What is Canine Influenza?
The Canine Influenza Virus (CIV), commonly referred to as Dog Flu, is a highly contagious, respiratory disease that causes coughing, nasal discharge, fever, and in more severe cases pneumonia.
The disease is spread by direct contact, or coming in contact with objects contaminated with the virus (i.e., water bowls, blankets, clothing, equipment, kennels, cages, etc.).
Canine Influenza is primarily found in areas where there is a high population/aggregation of dogs, such as kennels/boarding facilities, shelters, dog parks, grooming facilities, dog shows, and field trial events. The majority of infected dogs have a mild form of the disease, while some some dogs can be asymptomatic (showing no signs).
More severely affected dogs may develop pneumonia and may need to be hospitalized, treated with intravenous fluids, antibiotics and supportive care. There is a very small percentage of dogs that may succumb to the disease.
The dog flu virus was identified in Florida in 2004 when there was a severe respiratory outbreak in racing greyhounds. It was found that there was a mutation of the equine influenza virus that infected the dogs. This strain of canine influenza is called H3N8.
It has been discovered that another strain of the virus (H3N2) has been isolated in dogs being treated for CIV that has only been seen in Southern China and South Korea prior to the outbreak in Chicago. The H3N2 canine influenza virus can be more severe than the original virus (H3N8), and can cause infection and respiratory illness in cats, as well as dogs.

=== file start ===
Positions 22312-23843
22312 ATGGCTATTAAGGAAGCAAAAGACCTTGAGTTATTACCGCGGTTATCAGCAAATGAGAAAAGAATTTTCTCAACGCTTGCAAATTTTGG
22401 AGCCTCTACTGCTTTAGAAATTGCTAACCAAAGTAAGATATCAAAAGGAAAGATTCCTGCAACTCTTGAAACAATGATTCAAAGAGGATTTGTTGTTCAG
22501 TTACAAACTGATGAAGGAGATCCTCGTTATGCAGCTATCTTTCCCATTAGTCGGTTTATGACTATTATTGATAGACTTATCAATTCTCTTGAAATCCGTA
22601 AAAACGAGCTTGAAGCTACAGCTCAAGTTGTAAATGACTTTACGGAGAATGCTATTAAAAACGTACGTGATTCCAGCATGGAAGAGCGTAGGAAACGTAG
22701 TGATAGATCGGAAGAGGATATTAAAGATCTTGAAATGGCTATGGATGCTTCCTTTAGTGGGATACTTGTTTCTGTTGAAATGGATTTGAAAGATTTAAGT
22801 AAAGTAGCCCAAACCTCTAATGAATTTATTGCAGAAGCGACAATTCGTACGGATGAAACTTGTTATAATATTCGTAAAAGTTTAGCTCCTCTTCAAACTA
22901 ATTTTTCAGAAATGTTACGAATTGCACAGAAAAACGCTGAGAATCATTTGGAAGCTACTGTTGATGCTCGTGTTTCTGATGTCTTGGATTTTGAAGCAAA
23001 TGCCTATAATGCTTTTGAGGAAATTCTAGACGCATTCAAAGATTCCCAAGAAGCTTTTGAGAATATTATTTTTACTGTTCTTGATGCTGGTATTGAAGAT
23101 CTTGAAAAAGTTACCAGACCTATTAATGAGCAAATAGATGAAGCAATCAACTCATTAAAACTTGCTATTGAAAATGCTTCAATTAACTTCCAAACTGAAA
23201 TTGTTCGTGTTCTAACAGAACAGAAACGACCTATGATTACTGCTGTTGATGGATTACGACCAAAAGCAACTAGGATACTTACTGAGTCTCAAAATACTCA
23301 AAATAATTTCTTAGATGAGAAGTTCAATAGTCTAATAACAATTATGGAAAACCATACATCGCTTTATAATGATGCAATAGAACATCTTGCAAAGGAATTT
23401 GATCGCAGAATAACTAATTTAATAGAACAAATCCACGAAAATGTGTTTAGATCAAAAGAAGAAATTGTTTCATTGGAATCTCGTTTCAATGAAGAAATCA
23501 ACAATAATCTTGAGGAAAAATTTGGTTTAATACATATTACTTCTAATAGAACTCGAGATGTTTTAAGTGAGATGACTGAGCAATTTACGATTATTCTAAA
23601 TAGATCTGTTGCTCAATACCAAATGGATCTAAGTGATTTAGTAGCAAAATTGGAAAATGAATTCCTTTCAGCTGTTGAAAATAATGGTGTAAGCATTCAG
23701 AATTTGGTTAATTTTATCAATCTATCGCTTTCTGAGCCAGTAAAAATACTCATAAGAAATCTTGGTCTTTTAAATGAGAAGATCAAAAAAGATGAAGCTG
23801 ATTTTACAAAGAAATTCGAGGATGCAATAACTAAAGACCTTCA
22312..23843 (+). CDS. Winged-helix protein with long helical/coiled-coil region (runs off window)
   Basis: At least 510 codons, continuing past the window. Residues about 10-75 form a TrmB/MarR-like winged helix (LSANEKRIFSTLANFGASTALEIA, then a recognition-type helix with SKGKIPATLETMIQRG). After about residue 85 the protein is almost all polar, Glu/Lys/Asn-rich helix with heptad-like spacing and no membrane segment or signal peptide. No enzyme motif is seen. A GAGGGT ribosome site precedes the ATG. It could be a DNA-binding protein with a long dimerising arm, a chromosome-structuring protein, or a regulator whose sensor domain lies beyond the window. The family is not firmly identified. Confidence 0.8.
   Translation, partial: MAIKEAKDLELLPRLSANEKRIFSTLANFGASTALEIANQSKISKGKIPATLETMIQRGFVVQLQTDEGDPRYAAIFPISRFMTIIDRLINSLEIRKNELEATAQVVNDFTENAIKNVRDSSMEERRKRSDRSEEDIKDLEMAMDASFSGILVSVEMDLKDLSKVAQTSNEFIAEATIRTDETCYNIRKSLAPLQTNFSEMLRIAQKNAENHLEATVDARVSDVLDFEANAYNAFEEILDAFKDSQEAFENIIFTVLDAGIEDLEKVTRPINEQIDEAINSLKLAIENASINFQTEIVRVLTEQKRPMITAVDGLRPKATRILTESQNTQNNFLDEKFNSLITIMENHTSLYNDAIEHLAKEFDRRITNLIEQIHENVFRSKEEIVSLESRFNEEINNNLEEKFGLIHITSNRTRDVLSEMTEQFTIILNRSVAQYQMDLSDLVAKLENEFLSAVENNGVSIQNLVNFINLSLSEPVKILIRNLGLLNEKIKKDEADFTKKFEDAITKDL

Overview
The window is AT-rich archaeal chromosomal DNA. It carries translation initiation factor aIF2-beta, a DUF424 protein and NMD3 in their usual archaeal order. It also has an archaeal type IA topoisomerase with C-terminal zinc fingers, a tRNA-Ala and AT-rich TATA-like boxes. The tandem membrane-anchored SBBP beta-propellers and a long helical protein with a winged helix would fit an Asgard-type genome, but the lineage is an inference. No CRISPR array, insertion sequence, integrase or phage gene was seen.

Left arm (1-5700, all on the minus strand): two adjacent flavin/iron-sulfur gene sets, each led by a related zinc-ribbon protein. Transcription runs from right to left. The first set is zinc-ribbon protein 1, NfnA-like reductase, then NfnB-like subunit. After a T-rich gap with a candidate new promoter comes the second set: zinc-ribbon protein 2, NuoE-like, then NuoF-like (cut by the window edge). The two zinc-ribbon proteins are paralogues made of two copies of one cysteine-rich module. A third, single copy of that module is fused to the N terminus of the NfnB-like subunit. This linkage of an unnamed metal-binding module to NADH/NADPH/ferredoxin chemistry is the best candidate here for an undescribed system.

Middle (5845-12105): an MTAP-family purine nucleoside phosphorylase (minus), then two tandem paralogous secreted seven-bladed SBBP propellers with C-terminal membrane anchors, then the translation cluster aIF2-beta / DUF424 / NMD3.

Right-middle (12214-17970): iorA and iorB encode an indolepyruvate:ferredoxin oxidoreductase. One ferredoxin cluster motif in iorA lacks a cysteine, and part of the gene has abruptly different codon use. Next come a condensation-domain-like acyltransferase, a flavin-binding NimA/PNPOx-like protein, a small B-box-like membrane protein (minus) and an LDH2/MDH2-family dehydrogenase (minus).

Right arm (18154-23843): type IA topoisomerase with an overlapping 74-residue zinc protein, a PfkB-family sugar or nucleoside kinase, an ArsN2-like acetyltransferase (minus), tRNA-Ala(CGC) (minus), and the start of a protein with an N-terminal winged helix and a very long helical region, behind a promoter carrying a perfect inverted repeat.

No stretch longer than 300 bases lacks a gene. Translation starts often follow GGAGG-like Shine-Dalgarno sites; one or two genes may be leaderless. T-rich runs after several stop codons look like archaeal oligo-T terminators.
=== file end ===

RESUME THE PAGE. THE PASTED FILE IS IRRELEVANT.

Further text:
How is Canine Influenza confirmed?
- PCR testing (identifying DNA) — Collecting a swab of respiratory secretions within a few days of onset and submitting it to a lab.
- Blood Testing — Getting a blood sample within 1 week of symptoms, sending it to a lab to look for antibodies, then repeating the blood draw 2 - 3 weeks later to see if there is an 4 fold increase in antibody levels which is indicative of a true infection.
My dog has been diagnosed with CIV, now what?
Treatment depends on the severity of your pet's symptoms. In more mild cases, antibiotics are given to control secondary bacterial infections, antitussives, and isolation. More severe cases may need to be hospitalized with intravenous fluids and antibiotics. Infected dogs should be considered contagious for at least 14 days.
How do I keep my dog from getting the Dog Flu?
The best way to protect your pet from the flu is to prevent your pet from interacting with other dogs. Refrain from going to dog parks and places where there is a large congregation of dogs. Contact your veterinarian and schedule an appointment to get the canine influenza vaccine. This is a 2-part vaccine, it will need to be boostered in 2 - 4 weeks after the first inoculation.
The vaccine will not prevent infection, but will reduce the severity and duration of the disease. Washing your hands, common household disinfectants and bleach are ways to decrease the the spread through contaminated objects.
Can I get the H3N8 virus?
To date, there hasn't been any cases of documented transmission to humans as the virus is specific for the host.
If you have any questions pertaining to the canine influenza virus, your pet is coughing, or you suspect that your dog has contracted the disease, please do not hesitate to call us at (708) 720-2400.